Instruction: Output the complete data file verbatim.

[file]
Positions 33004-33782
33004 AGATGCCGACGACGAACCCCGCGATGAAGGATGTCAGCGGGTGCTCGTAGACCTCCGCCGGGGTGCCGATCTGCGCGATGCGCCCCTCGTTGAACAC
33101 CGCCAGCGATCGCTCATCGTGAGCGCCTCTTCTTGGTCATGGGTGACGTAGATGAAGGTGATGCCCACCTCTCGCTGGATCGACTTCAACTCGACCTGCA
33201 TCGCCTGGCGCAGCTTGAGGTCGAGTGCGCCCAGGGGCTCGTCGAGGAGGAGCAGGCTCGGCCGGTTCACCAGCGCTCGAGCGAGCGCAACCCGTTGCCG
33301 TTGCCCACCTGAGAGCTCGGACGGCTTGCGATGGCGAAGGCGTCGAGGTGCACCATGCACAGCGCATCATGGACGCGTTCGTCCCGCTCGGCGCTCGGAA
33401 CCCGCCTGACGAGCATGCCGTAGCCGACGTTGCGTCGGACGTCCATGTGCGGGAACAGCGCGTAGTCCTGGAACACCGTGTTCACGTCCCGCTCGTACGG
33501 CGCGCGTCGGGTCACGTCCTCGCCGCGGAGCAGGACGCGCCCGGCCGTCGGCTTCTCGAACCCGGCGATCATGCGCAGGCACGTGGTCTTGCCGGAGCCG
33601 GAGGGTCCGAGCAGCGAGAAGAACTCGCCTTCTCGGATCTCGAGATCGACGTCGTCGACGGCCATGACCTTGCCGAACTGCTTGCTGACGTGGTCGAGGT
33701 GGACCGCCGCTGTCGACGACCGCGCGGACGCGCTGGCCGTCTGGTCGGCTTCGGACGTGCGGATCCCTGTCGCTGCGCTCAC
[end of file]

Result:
Positions 33004-33782
33004 AGATGCCGACGACGAACCCCGCGATGAAGGATGTCAGCGGGTGCTCGTAGACCTCCGCCGGGGTGCCGATCTGCGCGATGCGCCCCTCGTTGAACAC
33101 CGCCAGCGATCGCTCATCGTGAGCGCCTCTTCTTGGTCATGGGTGACGTAGATGAAGGTGATGCCCACCTCTCGCTGGATCGACTTCAACTCGACCTGCA
33201 TCGCCTGGCGCAGCTTGAGGTCGAGTGCGCCCAGGGGCTCGTCGAGGAGGAGCAGGCTCGGCCGGTTCACCAGCGCTCGAGCGAGCGCAACCCGTTGCCG
33301 TTGCCCACCTGAGAGCTCGGACGGCTTGCGATGGCGAAGGCGTCGAGGTGCACCATGCACAGCGCATCATGGACGCGTTCGTCCCGCTCGGCGCTCGGAA
33401 CCCGCCTGACGAGCATGCCGTAGCCGACGTTGCGTCGGACGTCCATGTGCGGGAACAGCGCGTAGTCCTGGAACACCGTGTTCACGTCCCGCTCGTACGG
33501 CGCGCGTCGGGTCACGTCCTCGCCGCGGAGCAGGACGCGCCCGGCCGTCGGCTTCTCGAACCCGGCGATCATGCGCAGGCACGTGGTCTTGCCGGAGCCG
33601 GAGGGTCCGAGCAGCGAGAAGAACTCGCCTTCTCGGATCTCGAGATCGACGTCGTCGACGGCCATGACCTTGCCGAACTGCTTGCTGACGTGGTCGAGGT
33701 GGACCGCCGCTGTCGACGACCGCGCGGACGCGCTGGCCGTCTGGTCGGCTTCGGACGTGCGGATCCCTGTCGCTGCGCTCAC